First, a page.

means the right of appointing the incumbent of a church or
ecclesiastical benefice. In mediæval times the “advocacy” or patronage
of bishoprics and abbeys was frequently in the hands of powerful
nobles, who often claimed the right to appoint in the event of a
vacancy; hence the word (from Latin, advocatio, the office of a
A presentative advowson
is when the patron presents to the bishop a person to whom he is
willing to give the place of preferment.
A collative advowson
is when the bishop himself is patron, and collates his client
without any intermediate person.
A donative advowson
is where the Crown gives a living to a clergyman without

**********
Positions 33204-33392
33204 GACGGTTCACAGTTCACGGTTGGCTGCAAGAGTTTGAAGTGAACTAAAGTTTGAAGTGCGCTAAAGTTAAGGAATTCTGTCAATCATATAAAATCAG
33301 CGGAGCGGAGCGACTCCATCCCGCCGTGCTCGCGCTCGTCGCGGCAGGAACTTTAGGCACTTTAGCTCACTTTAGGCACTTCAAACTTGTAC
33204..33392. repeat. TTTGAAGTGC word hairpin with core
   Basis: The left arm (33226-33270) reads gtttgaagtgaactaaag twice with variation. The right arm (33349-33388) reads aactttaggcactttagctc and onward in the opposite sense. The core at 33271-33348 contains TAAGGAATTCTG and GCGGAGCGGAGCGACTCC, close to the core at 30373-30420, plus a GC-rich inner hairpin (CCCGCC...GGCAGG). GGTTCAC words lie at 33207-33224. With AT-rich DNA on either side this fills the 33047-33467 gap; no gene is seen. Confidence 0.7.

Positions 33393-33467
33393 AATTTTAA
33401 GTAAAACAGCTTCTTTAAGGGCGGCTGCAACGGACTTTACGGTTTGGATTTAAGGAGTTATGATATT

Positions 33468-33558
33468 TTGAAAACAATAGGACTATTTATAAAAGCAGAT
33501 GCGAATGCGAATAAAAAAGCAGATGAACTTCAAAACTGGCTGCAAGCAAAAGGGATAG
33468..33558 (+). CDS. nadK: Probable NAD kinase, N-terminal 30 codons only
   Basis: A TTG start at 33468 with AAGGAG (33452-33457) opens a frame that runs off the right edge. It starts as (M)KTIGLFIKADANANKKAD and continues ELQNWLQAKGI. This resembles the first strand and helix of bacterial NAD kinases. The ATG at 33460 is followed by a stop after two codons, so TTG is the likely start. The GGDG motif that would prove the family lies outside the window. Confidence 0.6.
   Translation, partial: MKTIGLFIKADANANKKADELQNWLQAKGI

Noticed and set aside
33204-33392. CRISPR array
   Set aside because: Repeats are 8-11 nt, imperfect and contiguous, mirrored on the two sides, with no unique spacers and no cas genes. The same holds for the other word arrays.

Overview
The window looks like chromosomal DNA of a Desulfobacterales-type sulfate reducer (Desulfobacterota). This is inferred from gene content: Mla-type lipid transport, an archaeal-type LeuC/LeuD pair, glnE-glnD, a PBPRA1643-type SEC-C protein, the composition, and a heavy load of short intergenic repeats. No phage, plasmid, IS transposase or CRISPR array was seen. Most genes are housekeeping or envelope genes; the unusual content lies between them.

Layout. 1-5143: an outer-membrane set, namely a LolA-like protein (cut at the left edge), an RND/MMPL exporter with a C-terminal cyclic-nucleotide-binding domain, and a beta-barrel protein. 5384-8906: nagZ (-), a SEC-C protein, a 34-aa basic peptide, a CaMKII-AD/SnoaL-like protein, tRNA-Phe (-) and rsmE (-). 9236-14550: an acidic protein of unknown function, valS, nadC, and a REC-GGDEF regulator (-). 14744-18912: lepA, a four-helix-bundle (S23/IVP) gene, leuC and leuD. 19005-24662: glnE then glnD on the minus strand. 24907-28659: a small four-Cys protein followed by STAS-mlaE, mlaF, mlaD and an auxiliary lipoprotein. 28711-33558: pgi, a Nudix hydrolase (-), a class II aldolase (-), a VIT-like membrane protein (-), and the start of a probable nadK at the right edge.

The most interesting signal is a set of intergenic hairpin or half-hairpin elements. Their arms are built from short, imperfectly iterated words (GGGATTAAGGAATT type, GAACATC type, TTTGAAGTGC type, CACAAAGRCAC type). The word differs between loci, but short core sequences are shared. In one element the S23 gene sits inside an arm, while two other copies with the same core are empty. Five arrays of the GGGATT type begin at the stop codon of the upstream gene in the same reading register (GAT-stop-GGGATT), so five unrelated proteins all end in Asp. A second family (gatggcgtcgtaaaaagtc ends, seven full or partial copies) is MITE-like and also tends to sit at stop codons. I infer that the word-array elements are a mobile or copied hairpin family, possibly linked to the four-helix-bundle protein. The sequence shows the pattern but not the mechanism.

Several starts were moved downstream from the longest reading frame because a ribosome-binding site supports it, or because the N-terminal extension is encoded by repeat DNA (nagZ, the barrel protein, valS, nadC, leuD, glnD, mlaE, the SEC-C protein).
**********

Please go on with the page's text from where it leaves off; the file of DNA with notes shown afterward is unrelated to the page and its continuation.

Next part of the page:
presentation, institution, or induction. This is done when a church or
chapel has been founded by the Crown, and is not subject to the
Advowson in gross
is an advowson separated from the manor, and belonging wholly to
the owner. While attached to the manor it is an advowson appendant. “Gross” (French) means absolute, entire; thus gross weight is the
entire weight without deductions. A villain in gross was a
villain the entire property of his master, and not attached to the
land. A common in gross is one which is entirely your own, and
which belongs to the manor.
Sale of Advowsons.
When lords of manors built churches upon their own demesnes, and
endowed them, they became private property, which the lord might give
away or even sell, under certain limitations. These livings are called
Advowsons appendant, being appended to the manor. After a time they
became regular “commercial property,” and we still see the sale of some
of them in the public journals.
Source: Dictionary of Phrase and Fable, E. Cobham Brewer, 1894